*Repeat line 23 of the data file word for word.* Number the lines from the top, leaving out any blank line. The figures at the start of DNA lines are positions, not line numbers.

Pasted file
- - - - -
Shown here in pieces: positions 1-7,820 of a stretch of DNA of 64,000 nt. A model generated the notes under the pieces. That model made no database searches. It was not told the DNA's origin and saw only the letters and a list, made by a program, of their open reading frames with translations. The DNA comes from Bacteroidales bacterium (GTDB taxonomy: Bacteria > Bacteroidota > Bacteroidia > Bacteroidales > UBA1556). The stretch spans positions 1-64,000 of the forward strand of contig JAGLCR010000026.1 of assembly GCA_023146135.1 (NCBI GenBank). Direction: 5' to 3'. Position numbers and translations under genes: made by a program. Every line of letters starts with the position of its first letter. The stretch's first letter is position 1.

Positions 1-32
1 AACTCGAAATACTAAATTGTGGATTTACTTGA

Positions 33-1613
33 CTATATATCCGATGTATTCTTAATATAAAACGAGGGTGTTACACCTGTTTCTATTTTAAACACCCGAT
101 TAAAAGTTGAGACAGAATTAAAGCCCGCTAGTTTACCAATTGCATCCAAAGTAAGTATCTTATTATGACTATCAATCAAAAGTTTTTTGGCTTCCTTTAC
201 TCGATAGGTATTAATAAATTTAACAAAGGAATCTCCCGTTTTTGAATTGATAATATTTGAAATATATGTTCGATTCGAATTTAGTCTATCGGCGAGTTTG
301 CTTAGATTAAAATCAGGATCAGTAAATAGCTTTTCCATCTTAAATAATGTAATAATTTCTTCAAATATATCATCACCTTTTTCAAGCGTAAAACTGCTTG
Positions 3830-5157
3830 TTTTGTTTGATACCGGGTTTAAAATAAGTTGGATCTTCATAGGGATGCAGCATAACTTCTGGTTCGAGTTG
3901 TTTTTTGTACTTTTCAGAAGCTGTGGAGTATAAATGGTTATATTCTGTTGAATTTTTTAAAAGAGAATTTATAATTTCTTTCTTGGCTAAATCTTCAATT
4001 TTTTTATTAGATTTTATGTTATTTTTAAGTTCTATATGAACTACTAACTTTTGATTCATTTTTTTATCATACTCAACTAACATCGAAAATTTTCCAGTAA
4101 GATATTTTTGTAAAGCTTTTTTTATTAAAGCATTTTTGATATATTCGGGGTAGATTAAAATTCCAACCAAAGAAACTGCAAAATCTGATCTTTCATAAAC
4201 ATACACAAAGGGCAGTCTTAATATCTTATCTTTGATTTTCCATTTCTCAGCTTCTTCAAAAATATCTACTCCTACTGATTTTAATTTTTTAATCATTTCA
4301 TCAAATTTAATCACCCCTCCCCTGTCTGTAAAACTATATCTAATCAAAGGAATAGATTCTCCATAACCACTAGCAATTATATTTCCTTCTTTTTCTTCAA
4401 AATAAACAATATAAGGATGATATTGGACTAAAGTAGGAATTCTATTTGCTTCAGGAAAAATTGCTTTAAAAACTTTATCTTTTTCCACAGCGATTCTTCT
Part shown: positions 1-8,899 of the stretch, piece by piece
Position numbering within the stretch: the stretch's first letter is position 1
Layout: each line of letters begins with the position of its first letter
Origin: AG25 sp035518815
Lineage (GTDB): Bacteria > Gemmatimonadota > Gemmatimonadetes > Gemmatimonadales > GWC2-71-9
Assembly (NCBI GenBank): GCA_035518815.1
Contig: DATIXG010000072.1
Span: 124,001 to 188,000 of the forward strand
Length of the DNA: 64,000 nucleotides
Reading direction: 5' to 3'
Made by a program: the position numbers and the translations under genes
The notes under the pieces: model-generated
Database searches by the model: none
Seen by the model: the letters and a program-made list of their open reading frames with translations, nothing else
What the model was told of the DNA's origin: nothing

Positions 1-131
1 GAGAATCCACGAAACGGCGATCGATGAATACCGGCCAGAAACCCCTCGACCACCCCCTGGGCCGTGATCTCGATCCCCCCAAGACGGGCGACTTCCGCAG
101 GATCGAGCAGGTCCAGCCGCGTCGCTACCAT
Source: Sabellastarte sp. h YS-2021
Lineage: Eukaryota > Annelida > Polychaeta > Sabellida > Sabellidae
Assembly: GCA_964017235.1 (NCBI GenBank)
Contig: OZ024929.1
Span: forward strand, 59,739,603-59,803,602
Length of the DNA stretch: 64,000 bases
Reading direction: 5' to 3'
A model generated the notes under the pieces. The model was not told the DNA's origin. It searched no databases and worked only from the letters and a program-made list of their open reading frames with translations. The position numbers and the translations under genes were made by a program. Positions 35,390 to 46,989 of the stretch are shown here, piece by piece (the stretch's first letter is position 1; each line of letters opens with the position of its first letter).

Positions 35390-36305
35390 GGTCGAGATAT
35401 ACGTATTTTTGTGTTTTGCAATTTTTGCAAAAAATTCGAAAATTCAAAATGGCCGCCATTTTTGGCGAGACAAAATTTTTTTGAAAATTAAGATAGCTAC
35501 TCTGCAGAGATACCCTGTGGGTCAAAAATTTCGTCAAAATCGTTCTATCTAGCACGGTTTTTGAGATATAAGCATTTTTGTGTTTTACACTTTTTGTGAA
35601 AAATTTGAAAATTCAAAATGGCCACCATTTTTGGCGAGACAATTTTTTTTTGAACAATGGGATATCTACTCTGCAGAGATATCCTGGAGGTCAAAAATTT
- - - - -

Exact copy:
Contig: DATIXG010000072.1